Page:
plants as weeds

What is a weed? Put simply, it's a plant that's not wanted. There's no formal definition of what counts as a weed - it's not like the RHS website has a handy list of which plants are weeds and which plants aren't. Some plants that are considered weeds in one environment may be considered desirable elsewhere.

Common characteristics of weeds include:

  • Aggressive growth and reproduction
  • Growing in a place other than its natural habitat
  • Ability to flourish despite inhospitable conditions
  • Seeds that can lay dormant in the soil for a long time

However, a plant may still be considered a weed in certain contexts even if it doesn't meet the above criteria. If you're looking at a particular plant and wondering whether or not it can technically be defined as weed, the question you should really be asking yourself is: Do I want this plant here?

That being said, there are plenty of plant species that pretty much everyone agrees are weeds.


What plants are considered weeds?

Examples include:

  • Dandelions
  • Nettles
  • Bittercress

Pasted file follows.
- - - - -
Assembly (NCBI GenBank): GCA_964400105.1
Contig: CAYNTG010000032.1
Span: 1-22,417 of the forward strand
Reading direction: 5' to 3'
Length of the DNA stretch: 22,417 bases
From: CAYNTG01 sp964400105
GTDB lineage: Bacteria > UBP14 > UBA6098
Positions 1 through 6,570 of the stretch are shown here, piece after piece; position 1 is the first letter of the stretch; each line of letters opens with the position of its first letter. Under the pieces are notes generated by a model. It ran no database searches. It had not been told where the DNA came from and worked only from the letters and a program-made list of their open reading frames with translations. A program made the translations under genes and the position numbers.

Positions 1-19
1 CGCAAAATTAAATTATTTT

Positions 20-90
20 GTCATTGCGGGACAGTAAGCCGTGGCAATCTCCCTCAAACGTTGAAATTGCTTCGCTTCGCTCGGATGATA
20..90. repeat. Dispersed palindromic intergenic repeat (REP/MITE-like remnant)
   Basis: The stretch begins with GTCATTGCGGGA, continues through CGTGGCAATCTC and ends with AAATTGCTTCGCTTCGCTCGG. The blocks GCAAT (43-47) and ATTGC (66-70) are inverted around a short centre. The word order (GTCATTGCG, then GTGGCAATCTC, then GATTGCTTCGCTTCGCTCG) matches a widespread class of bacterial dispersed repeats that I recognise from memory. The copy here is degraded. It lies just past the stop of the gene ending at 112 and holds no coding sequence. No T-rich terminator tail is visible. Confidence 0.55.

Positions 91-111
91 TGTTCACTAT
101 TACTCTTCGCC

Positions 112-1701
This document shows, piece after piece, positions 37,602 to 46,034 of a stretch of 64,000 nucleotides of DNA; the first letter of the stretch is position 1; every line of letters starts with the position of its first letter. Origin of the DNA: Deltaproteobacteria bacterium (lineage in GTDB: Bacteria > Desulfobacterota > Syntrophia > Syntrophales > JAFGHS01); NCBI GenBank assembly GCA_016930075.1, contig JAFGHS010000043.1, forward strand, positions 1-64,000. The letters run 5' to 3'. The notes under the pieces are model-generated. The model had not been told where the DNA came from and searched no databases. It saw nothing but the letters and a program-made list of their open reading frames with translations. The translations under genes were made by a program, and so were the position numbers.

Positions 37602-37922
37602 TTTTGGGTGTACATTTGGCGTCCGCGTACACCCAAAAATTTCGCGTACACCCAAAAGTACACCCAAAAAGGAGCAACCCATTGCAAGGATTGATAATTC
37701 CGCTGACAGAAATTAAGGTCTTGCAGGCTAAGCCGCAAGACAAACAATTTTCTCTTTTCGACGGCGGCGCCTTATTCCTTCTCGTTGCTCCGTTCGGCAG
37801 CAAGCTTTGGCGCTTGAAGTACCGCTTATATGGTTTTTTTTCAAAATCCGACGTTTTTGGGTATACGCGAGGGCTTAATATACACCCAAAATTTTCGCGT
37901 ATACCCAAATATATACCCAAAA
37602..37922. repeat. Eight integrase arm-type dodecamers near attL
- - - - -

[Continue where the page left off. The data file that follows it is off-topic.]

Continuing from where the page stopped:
• Dock
  • Bindweed
  • Daisies
  • Chickweed
  • Groundsel

Again, whether these plants may truly be considered weeds does sometimes depend on the situation. But they tend to be unwanted in most cases.

More Common UK Weeds >>


What problems can weeds cause?

Some weeds are disliked simply because they're unattractive. An otherwise pristine lawn becomes a lot less aesthetically appealing when it's littered with unwanted weeds.

But weeds can cause plenty of other problems too. For example...

  • Weeds compete with other plants (including grass) for sunlight, moisture and nutrients

  • Aggressive weed growth can cause structural damage to buildings - Japanese knotweed is notorious for this

  • Some weeds, such as nettles and giant hogweed, can sting or irritate the skin

  • Weeds can be great hiding places for garden pests

Our Weed Control Service >>


Can weeds be beneficial?

Yes they can. Weeds may cause problems, but they do have their uses as well. Stinging nettles have a variety of uses (they are commonly used in soups and teas, for instance). Some weeds are used to repel pests. Even the aforementioned Japanese knotweed - an invasive species so aggressive that you can face legal action if you allow it to spread - is edible. Apparently it tastes a bit like rhubarb.

Still, if you do have a weed problem in your garden, it's best to get it under control ASAP. Call Lawn & Weed Expert on 0800 111 4958 today to arrange a FREE lawn survey.

Contact Lawn & Weed Expert >>

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